Q. Okay. And by your saying that you're a surgeon, do you perform surgery here in the United States?
Q. Okay. And since you've opened your practice in 1976 -
Q. 79, excuse me. How often up to the current time are you to the current time?
A. A lot.
Q. Is it a weekly thing?
A. I would, say lately I didn't perform surgery because I was sick. But usually I have about six to eight cases a week.
Q. Okay. And since you've opened your practice, and I'm assuming it's the current practice you have right now, what percentage of your client of your patients receive the type of care that Mr. Dimitrov has obtained from you in this situation?
A. Very minimal.
Q. Okay. And is it accurate to say that you're area in surgery is general and not necessarily orthopedic surgery?
A. It's general and thoracic cardiovascular and not orthopedic.
Q. So your specialty is not orthopedic surgery, though?
A. I'm not an orthopedic surgeon, no. I did have experience in orthopedic surgery in Germany, but not in the United States.
Q. But not here in the United States?
A. I'm not doing any orthopedic surgery.
Q. Do most of your patients that come to your practice, do they mostly have appointments in advance or do they come in as walk-ins?
A. There are some of them appointments, some of them walk-in.
Q. What percentage of your patients do you believe are walk-ins?
A. I cannot really - I didn't make any study about that.
Q. Do you have any notation on how Mr. Dimitrov first came to you see, whether it was a scheduled appointment or a walk-in?
A. There is a referral, I can check the front page. I will tell you if somebody referred to me or is walk-in or just sent from his friend. I don't know. He looks like walk-in. Nobody referred him to me.
Q. The modalities that we have been discussing today that you've gone over previously, those are performed by physical therapists that you have - that you have on your staff here at your practice?
Q. Okay. And you yourself do not administer any of those modalities?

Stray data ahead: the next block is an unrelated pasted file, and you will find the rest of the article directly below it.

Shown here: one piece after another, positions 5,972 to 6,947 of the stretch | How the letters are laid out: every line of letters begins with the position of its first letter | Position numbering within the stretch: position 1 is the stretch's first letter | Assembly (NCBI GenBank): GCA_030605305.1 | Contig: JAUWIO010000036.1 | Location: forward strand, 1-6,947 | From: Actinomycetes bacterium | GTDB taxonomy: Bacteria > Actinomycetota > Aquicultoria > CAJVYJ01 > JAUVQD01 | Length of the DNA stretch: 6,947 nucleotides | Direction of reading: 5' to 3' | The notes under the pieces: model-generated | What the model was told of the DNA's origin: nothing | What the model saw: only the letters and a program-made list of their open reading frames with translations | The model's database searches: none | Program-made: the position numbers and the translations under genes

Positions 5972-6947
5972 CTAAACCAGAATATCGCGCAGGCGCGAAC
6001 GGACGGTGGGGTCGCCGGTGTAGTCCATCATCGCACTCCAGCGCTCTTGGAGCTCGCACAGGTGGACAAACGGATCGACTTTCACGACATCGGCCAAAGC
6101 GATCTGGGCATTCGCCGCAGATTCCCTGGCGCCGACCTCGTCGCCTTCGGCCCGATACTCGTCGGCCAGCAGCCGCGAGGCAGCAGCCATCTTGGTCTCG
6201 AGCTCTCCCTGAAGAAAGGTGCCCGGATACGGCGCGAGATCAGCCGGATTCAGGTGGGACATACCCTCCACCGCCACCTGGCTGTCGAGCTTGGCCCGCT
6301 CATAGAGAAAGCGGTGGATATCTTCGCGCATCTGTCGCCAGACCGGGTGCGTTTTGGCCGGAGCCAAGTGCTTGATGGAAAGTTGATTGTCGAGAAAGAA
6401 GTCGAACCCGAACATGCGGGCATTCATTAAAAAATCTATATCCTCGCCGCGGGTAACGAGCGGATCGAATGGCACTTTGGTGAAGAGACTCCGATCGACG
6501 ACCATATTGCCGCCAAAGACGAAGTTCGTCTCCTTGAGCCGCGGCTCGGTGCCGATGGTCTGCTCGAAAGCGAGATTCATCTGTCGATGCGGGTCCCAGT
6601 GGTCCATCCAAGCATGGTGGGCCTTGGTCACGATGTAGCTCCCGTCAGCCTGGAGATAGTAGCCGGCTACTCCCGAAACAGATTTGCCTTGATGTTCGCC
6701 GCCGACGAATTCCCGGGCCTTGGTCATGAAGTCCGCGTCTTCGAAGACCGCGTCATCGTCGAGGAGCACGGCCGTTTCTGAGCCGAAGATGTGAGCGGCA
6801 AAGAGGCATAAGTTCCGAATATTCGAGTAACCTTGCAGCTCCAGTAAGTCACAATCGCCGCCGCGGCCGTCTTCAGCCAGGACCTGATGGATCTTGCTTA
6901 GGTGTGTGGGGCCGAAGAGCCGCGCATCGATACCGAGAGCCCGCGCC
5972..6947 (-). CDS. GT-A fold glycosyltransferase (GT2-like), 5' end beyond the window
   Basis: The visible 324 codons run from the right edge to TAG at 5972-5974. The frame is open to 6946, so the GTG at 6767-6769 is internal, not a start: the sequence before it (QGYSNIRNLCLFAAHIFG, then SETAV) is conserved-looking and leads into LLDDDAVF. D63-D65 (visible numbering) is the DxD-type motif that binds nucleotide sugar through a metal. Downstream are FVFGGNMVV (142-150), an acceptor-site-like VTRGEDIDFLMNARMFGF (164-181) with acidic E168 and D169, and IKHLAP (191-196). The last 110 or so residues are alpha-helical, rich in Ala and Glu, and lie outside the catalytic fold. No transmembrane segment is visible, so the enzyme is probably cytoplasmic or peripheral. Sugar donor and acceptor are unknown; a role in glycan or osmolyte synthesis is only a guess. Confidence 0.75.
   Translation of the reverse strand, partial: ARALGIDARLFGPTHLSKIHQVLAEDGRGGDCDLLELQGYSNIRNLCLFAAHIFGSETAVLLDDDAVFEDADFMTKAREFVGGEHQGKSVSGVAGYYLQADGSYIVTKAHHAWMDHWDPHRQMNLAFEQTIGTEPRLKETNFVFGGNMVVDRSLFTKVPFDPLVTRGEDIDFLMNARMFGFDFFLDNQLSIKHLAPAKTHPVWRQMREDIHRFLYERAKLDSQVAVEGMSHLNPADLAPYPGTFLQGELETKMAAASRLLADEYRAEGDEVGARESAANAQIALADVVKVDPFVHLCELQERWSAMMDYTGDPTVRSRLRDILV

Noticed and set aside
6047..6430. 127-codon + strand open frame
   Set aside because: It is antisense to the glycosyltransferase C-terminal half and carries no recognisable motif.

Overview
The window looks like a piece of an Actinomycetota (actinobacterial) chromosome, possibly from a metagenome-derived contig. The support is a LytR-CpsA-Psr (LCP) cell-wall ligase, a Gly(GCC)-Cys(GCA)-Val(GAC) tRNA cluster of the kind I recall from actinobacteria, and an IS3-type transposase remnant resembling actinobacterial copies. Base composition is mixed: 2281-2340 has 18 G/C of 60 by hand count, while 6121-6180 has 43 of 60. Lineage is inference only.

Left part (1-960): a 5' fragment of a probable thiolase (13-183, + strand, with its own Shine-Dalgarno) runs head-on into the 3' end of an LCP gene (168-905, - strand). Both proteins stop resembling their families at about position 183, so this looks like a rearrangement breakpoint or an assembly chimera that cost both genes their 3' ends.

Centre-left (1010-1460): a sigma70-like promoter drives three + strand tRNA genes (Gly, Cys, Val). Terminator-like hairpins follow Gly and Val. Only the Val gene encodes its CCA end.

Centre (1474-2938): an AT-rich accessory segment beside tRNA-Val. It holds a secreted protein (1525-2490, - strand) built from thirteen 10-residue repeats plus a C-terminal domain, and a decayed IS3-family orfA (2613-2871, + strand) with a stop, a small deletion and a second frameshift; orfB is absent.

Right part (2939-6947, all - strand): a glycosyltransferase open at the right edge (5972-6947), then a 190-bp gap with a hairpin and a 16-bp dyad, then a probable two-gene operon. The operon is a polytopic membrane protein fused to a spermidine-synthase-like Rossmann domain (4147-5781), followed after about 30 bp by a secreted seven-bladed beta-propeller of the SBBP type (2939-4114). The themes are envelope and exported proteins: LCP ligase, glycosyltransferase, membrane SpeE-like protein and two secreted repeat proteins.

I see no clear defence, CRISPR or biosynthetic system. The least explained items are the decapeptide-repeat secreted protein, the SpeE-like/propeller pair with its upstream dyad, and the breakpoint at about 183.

A. I don't do any physical therapy, no.
Q. And who trains your office staff, your physical therapist?
A. She's trained on herself. She has the experiences.
Q. The report that you have enclosed in your documents, that report was prepared by you or was it dictated by you and prepared by someone else?
A. I dictated - I dictate the report and they type it.
Q. And do you review prior to signing it?!
Q. Do you compare your reports after they are dictated to the records that you have with - for the patient that the report is written on?!
A. Yeah, sometimes. Sometimes I - I add some things. I subscribe some things. I forget something.
Q. And I think you've stated - you stated earlier, but before looking at the records that you have in front of you, you had no independent recollection of Mr. Dimitrov or his treatment prior to looking at your records, correct?
Q. Okay. And you had no independent recollection of his complaints, his diagnosis or what his treatment was prior to looking at the records, correct?
Q. And you turned over all of your records pursuant to subpoena that was issued on you?
A. I think the office returned everything.! Q. Okay. And that includes all of your records of the diagnosis, the treatments and narrative reports and the progress reports, correct?
Q. And that is including what your physical therapists have done also, correct?
Q. Okay. If we can refer to the intake report that was done with Mr. for a second. A. My report?
Q. Yeah, the initial intake.
A. Oh, the initial admission.
Q. Admission. Do you call it an admission report?
Q. I apologize. You stated earlier that normally this whole - the front, the top part would have been filled out by the patient?
A. By the patient.
Q. And you're not sure why this was not filled out by Mr. Dimitrov, correct?
A. Most probably, as I said in my - previously, that you see we use for admission sheet a green sheet. And most probably they didn't have the green sheet, so they cut the green sheet and they put it there.
Q. And is it normal that there would be no indication of any family history, problems, or notations in the general health section?
A. Usually, if there is nothing there, I don't write it.
Q. Wouldn't you say that it's very important for an accurate assessment of the patient to have all the history possible of the patient?
A. Correct. Correct.
Q. And wouldn't you say that having all of the patient's history, prior history of any medical - all medical treatment would be important for your diagnosis of that patient?
Q. And the history of the patient would be very important for you to set out a treatment plan for that patient, correct?
Q. Okay. The history that you have of Mr. Dimitrov is solely from what he told you on January 27th, 1995, correct?